PARADISE ROD AND GUN CLUB, INC., ET AL.
ROY O. MARTIN LUMBER COMPANY, INC., ET AL
APPEAL FROM THE TWELFTH JUDICIAL DISTRICT COURT, PARISH OF AVOYELLES, NO. 2010-5291. HONORABLE WILLIAM J. BENNETT, DISTRICT JUDGE.
John K. Nieset, P. Ryan Plummer, Christovich & Kearney, LLP, New Orleans, Louisiana, Counsel for Defendants/Appellants: Louisiana Hardwood Forestlands, LLC, Louisiana Hardwood Products, LLC.
W. Jay Luneau, Attorney at Law, Alexandria, Louisiana, Counsel for Plaintiffs/Appellees: Paradise Rod and Gun Club, Inc., Paradise Land and Lake, LLC.
Court composed of John D. Saunders, James T. Genovese, and Phyllis M. Keaty, Judges.
[14-1184 La.App. 3 Cir. 1]
Phyllis M. Keaty, Judge.
Defendants, Louisiana Hardwood Forestlands, LLC, and Louisiana Hardwood Products, LLC (collectively Louisiana Hardwood), appeal the trial court's judgment holding it in contempt of court. For the following reasons, the trial court's judgment of contempt of court is affirmed.
FACTS AND PROCEDURAL BACKGROUND
The contempt of court order at issue arises out of a dispute over the right to harvest timber. Plaintiffs, Paradise Rod and Gun Club, Inc., and Paradise Land and Lake, LLC (collectively Paradise), own the land containing the timber. That timber is owned by Louisiana Hardwood. These separate ownership interests arise from an Act of Exchange that was executed in 1998 between Paradise and another Defendant, Roy O. Martin Lumber Company, Inc. (Martin). This Act of Exchange enabled Martin to buy the merchantable timber, limiting it to one harvest during a twenty-five year period. Pursuant to two Timber Rights Agreements executed between Martin and Louisiana Hardwood in 2008, Martin transferred its timber rights to Louisiana Hardwood. These timber rights granted Louisiana Hardwood the right to harvest timber for the remainder of the original twenty-five year term.
Merchantable timber was removed by Martin on two identifiable portions of the property prior to it transferring its rights to Louisiana Hardwood. It is undisputed that Louisiana Hardwood was no longer allowed to harvest timber on these three identifiable areas. Louisiana Hardwood thereafter cut timber on another section of the property. Louisiana Hardwood's and Paradise's disagreement arose regarding whether and where additional areas should be released from the timber reservation.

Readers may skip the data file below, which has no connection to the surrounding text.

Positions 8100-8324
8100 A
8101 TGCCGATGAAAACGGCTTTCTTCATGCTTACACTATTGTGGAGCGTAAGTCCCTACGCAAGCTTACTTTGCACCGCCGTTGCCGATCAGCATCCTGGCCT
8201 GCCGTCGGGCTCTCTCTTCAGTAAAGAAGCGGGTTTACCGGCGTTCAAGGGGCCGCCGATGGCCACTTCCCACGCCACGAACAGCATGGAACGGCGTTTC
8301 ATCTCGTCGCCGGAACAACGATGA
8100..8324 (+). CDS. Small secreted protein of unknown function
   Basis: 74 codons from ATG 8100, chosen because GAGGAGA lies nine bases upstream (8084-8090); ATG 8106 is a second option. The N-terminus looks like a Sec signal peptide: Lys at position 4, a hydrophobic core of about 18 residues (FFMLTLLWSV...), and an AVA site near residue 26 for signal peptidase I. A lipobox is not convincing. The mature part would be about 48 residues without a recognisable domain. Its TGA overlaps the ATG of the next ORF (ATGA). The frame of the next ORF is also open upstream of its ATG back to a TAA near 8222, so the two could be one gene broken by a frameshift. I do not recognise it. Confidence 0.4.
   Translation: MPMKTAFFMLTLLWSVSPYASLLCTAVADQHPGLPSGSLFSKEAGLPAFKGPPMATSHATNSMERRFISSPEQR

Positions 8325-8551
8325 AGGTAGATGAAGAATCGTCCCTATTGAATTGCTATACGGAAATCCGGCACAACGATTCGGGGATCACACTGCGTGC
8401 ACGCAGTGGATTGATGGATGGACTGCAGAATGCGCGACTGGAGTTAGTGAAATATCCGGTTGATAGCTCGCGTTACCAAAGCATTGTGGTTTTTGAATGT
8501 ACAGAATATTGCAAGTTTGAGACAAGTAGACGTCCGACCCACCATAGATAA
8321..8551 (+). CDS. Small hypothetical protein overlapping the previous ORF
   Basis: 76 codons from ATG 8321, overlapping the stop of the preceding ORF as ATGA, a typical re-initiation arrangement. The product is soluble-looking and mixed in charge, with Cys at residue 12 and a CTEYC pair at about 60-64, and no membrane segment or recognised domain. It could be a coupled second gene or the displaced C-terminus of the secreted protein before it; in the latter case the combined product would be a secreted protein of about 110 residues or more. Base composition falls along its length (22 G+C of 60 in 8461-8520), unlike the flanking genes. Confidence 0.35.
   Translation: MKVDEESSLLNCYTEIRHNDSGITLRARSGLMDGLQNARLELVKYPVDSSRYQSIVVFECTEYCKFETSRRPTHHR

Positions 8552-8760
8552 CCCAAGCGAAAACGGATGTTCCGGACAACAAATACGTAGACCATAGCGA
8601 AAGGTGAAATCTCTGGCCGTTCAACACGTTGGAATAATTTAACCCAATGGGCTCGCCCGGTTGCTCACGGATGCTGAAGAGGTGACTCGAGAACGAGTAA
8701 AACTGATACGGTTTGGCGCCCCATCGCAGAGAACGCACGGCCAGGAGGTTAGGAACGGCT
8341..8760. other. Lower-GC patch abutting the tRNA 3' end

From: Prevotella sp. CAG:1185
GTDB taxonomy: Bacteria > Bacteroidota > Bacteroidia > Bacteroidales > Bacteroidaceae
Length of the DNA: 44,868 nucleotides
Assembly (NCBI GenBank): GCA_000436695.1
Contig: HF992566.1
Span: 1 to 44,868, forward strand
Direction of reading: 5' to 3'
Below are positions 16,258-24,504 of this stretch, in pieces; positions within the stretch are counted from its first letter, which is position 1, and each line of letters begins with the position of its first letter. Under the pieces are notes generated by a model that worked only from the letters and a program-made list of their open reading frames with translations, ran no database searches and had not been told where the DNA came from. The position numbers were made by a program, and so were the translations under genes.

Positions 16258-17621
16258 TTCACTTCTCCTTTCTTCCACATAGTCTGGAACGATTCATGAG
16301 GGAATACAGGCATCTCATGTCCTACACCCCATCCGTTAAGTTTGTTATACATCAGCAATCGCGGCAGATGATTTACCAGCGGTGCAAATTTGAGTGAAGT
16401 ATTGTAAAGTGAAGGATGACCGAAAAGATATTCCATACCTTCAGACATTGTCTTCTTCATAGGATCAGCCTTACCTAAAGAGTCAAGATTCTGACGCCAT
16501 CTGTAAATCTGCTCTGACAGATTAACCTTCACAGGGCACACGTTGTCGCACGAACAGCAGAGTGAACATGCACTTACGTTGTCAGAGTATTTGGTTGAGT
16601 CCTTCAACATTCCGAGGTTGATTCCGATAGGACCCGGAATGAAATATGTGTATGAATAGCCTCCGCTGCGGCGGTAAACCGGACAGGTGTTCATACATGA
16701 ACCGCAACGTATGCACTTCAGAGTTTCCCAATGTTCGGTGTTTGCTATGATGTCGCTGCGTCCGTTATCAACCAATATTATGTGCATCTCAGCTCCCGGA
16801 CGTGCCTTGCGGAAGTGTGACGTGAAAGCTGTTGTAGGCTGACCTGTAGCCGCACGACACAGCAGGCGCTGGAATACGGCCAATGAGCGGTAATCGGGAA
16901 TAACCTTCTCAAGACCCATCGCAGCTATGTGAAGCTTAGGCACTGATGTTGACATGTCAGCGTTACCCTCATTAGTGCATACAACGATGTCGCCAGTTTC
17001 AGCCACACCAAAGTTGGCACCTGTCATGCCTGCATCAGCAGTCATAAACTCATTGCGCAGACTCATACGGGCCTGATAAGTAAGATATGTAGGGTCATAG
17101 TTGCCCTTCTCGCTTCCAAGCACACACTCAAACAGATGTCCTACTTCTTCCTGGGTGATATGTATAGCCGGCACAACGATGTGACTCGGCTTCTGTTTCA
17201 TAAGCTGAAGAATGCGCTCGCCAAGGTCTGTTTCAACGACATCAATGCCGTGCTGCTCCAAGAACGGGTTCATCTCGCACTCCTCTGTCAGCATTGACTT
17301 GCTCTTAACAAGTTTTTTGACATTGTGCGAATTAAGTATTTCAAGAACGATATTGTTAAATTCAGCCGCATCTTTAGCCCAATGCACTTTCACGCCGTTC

[14-1184 La.App. 3 Cir. 2] As a result, Paradise filed a Petition for Injunctive Relief, Damages, and Declaratory Judgment against Martin and Louisiana Hardwood. Paradise then filed a partial motion for summary judgment against Louisiana Hardwood, seeking to have Martin and Louisiana Hardwood execute releases " from the timber reservation, certain portions of the subject property where all reserved timber has been removed." In support, Paradise attached a map of the property containing markings made by Robert Rossi Ziegelasch, on behalf of Louisiana Hardwood, identifying portions of the property subject to release. Ziegelasch marked these areas on the map in his capacity as Louisiana Hardwood's corporate representative during his January 19, 2012 corporate deposition.
At the October 28, 2013 hearing on Paradise's partial motion for summary judgment, the trial court stated that it did not have a problem ordering a release. Since
it found Paradise's map " confusing," however, the trial court was unsure as to which areas it should release. The trial court orally ruled that it wanted Ziegelasch's map reproduced wherein he identifies the areas that Louisiana Hardwood " still ha[s] the right to cut." The trial court stated that such reproduction would " be clearer." On November 26, 2013, the trial court issued its written Reasons for Ruling wherein it granted Paradise's partial motion for summary judgment ...